Deaf Life12th January 2014

Johnny Fantastica - A Life of Entertaining

Gloucester based John Gapp has enjoyed a lifetime of entertaining audiences all over the world. We think he's just magic!

by Sarah Lawrence



Sitting in a Starbucks coffee shop at the Almondsbury Services on the M5, I was waiting to meet a deaf magician, Mr Fantastica. Having made the arrangements to meet up, I now found myself looking at his picture and hoping I would recognise him in amongst the steady stream of elderly men entering the services, all of whom seemed to have the moustache I was looking for to aid my identification.

‚ÄčI need not have worried, after about 6 or 7 minutes of looking quizzically at each and wondering if we the right person, we finally connected and sat down to have a chat! I had arranged to meet Mr Fantastica, or Johnny Gapp to use his real name, to talk about his life as a magician and his involvement in the World Deaf Magicians organisation, of which he is chair. However, you know how an image can deceive, well in Johnny's case, I was stunned to learn about his life's achievements - what a man! Magician, actor, author, champion kite flyer, international footballer and top class table tennis player, Johnny turned out to be quite a man.

Born in Gloucestershire in 1934, this spritely 79 years old, had a twinkle in his eye, an agile mind and a keen sense of humour, Meeting him was a pleasure. A cheeky little chappy growing up, Johnny told me that he had been off school with a severe headache when he collapsed at the top of the stairs. 7 years of age he was found to be suffering from meningitis and he remained in a coma for 2 months with doctors fighting to save his life. When he woke from his coma, Johnny knew people were talking to him, but he could not hear them, he had lost his hearing.

Returning to his original school, Johnny struggled immediately to understand what his teachers were saying and his education began to struggle, even if his doodle art was improving! At home his mum was doing everything she could to try and communicate, but it was very difficult and frustrating. With limited choice for expert education, Johnny was transferred to the Royal School for the Deaf in Exeter as a boarding student. On the day he was taken there, Johnny had one of the most emotionally confusing days of his life.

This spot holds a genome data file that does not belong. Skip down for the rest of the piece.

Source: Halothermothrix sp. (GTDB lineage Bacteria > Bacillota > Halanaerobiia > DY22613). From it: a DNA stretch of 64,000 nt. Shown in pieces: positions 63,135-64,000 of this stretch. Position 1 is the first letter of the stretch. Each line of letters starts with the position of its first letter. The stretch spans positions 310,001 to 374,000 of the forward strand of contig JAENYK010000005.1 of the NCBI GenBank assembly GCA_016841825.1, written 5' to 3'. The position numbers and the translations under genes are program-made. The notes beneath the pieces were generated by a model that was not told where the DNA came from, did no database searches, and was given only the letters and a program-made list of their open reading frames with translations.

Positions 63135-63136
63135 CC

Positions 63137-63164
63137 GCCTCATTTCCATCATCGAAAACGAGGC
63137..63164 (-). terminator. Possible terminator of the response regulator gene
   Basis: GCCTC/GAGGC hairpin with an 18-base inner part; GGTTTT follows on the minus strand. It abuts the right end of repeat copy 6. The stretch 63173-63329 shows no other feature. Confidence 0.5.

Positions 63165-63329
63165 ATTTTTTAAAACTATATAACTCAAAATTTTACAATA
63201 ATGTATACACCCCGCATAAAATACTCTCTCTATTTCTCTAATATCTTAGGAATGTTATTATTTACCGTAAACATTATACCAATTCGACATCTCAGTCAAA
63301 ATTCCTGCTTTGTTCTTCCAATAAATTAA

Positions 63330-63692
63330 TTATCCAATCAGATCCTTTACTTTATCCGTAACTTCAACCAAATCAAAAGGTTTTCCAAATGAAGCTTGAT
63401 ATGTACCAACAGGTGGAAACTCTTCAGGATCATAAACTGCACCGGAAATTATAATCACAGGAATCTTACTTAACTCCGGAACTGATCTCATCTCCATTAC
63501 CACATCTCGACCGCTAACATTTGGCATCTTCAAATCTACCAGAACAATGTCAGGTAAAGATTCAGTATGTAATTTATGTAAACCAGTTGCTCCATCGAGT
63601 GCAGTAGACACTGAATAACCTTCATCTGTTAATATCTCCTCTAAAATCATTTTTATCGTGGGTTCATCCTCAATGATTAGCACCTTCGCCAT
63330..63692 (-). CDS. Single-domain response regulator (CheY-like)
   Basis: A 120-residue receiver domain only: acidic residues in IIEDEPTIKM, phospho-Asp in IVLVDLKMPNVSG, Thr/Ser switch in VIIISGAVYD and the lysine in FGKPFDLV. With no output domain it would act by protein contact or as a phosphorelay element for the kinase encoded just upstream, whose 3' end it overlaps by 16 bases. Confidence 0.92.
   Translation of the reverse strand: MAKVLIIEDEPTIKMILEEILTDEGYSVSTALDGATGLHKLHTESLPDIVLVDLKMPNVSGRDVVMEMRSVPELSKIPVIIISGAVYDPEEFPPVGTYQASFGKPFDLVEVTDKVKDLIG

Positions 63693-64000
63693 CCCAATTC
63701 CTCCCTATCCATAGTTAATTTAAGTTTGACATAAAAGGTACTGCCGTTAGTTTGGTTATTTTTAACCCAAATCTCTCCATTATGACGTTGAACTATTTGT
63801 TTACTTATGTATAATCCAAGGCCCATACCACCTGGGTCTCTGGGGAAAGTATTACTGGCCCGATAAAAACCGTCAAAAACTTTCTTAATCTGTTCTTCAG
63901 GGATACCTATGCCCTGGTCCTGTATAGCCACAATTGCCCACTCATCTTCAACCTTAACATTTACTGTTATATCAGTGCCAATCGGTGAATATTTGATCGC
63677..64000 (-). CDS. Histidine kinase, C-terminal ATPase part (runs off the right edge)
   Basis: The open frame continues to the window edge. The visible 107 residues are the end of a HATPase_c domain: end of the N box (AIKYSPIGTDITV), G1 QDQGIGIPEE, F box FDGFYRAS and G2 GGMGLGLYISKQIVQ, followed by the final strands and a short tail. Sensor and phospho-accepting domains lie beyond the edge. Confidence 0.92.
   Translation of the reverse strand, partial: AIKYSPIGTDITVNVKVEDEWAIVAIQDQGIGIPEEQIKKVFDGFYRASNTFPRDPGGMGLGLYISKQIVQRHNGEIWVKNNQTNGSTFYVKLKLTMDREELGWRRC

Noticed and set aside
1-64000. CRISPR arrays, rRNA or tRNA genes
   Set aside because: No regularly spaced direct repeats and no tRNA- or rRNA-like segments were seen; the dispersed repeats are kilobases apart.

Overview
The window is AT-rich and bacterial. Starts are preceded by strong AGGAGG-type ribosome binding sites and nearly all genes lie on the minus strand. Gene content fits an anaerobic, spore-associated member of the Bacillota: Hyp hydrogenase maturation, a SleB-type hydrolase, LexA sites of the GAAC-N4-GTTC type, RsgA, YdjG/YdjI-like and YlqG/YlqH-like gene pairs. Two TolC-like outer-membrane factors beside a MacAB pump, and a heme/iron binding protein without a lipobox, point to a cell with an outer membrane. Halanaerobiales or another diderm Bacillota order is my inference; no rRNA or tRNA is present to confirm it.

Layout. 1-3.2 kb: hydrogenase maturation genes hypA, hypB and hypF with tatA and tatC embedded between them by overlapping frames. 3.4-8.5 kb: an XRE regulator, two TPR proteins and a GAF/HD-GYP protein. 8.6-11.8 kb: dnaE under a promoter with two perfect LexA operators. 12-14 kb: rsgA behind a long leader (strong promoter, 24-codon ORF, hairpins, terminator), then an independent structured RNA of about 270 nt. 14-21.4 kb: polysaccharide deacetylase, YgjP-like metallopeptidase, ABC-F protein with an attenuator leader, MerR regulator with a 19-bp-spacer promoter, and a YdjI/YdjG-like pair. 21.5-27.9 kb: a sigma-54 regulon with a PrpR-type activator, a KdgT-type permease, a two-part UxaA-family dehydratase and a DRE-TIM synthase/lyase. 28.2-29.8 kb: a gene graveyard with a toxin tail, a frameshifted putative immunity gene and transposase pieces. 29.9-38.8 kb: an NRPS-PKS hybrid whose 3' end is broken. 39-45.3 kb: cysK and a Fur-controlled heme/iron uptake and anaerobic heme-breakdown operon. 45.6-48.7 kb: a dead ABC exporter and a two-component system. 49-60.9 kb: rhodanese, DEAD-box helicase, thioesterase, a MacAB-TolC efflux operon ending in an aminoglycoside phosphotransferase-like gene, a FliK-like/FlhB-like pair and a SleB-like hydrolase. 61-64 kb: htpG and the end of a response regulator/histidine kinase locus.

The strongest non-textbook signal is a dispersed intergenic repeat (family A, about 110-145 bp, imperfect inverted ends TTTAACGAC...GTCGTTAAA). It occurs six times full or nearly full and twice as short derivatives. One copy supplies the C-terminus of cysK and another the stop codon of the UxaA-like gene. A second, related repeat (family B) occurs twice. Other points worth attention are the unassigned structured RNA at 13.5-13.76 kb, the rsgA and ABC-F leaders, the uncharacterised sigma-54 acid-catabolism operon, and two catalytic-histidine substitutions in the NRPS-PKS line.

He started the day excited, not because he was going to a new school, but because he was going on a train for the first time. Standing on the station as the thundering steam train pulled in, Johnny thought that he had recovered his hearing only to realise that he was feeling the vibrations through the floor of the platform not the sound of the engine itself. When they arrived at the school, Johnny began to feel frightened and isolated as his mum, aunty, headmaster and matron talked about him, but he did not know what was being said.

Without warning Johnny was taken into the hallway where he was met with two older students and a teacher. Led away he expected his mum to be following only to see her walking towards the main entrance, turning briefly to look at him with tears streaming down her face. Suddenly she was gone and Johnny was alone. With no explanation or understanding, he fell to the conclusion that his parents did not want him because he had become deaf. Feeling hurt and abandoned hours and days of tears and heartache followed before things started to settle down.

Feeling frightened and alone, Johnny explained his introduction to sign language, "I was in a strange building miles away from my home and family and all the children were waving and slapping their hands about, using strange gestures. It made me feel as if I was in a mad house. I soon learned that all the arm and hand waving was their way of communicating, so I began to learn and this was my introduction to sign language which I still use today."

Two years later Johnny became interested in magic through a comic strip paper, which showed how to do two tricks. Johnny was fortunate to meet up with a visiting magician, and he helped him learn new tricks and loaned him magic books to read.